¶ 7 On October 20, 2009, the State filed a motion to reconsider the trial court's October 16, 2009, ruling. The State argued that there were only four grounds upon which a suspension could be rescinded (see 625 ILCS 5/2-118.1(b) (West 2006)) and that a suspension starting 45 days after notice was given was not one of those reasons. The State argued that the purpose of the 46-day delay was to give a driver an opportunity to stop an improper suspension from taking effect. The State argued that the defendant had that opportunity, as he had filed a petition to rescind and had two opportunities for hearing on the petition. The State further argued that misdating a sworn report was a defect that could be cured by amending the sworn report. Accordingly, the State requested that the trial court vacate its order rescinding the defendant's summary suspension and immediately hold a suspension hearing, at which time the State could amend the report or, alternatively, reopen the proofs. In response, the defendant argued that the sworn report was fatally defective, that the State never attempted to amend the report, and that the rescission order should not be vacated.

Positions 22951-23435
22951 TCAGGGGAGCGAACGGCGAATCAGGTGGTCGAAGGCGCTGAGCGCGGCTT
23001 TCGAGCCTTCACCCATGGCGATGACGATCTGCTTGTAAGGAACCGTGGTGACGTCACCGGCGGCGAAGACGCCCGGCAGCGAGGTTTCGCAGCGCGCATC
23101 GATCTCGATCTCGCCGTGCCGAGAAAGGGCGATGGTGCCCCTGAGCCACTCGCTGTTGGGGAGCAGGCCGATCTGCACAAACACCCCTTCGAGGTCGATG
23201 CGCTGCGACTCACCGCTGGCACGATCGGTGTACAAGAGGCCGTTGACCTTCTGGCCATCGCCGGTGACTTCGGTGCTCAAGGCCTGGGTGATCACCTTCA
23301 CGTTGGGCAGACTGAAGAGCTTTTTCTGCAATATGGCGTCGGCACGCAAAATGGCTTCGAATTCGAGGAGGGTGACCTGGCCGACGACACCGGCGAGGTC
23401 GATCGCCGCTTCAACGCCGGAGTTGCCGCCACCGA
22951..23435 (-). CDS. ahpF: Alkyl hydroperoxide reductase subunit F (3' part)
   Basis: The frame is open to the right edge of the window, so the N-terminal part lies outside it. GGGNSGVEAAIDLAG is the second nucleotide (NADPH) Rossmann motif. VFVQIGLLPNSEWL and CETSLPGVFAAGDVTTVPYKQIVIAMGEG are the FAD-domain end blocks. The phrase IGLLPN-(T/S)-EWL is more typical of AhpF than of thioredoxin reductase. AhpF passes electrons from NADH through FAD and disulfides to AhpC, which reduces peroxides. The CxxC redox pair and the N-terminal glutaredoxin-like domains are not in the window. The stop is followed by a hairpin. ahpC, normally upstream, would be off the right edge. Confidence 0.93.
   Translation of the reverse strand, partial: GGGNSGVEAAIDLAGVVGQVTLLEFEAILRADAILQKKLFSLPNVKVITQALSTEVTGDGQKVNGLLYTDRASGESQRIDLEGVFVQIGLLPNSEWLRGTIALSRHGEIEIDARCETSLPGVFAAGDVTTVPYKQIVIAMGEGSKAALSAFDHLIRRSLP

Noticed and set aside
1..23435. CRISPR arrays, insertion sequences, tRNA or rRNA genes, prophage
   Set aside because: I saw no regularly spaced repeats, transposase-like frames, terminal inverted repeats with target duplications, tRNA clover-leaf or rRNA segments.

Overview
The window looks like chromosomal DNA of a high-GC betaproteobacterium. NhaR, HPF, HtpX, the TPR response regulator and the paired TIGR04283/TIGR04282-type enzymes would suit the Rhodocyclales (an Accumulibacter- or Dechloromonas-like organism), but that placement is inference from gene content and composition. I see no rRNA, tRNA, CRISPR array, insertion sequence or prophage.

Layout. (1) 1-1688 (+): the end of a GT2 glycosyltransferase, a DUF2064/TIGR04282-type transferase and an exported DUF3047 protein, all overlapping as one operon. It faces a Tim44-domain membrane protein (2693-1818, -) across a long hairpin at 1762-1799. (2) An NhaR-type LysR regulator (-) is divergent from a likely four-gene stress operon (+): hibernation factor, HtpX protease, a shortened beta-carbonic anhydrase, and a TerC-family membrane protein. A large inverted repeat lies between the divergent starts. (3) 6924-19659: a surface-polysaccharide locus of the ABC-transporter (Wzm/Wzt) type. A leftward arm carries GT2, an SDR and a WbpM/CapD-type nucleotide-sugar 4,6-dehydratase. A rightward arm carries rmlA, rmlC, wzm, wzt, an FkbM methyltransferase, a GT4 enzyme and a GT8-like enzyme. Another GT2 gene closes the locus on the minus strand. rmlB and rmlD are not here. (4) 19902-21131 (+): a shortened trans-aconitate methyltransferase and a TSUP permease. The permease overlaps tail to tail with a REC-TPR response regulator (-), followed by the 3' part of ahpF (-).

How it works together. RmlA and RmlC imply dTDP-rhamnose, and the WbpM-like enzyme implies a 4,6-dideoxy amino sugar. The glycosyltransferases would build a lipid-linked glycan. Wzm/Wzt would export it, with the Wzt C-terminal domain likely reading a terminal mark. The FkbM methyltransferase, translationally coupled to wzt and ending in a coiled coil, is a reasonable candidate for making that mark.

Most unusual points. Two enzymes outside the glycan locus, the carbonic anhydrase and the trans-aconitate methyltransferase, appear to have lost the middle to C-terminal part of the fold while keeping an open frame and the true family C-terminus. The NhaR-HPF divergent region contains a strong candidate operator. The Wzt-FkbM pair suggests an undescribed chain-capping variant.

¶ 8 On November 10, 2009, a hearing was held on the State's motion to reconsider. The defendant argued that his petition to rescind was filed on September 11, 2009, and that the State never made a motion to amend the sworn report. The defendant further argued that case law supported a rescission of a suspension based on a defective sworn report. The State argued that there was no case law providing that a defendant is entitled to 46 days' notice before his suspension begins. The State argued that a defendant is entitled only to a hearing before the suspension takes effect. The State also argued that it was entitled to amend the sworn report. Ultimately, the trial court found as follows: